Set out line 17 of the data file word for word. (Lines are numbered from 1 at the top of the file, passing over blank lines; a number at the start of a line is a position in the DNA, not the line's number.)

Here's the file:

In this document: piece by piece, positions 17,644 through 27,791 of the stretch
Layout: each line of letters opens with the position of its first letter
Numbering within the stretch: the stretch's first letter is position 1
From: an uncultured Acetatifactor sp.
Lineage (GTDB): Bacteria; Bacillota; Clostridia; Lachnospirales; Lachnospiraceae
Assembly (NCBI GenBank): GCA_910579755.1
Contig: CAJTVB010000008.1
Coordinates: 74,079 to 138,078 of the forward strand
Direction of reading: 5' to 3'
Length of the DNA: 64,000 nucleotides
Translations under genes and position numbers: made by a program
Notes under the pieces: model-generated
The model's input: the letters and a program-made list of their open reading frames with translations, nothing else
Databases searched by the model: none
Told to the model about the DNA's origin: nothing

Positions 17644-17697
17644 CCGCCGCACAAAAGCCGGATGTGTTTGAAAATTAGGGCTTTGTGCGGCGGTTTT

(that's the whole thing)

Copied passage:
17644 CCGCCGCACAAAAGCCGGATGTGTTTGAAAATTAGGGCTTTGTGCGGCGGTTTT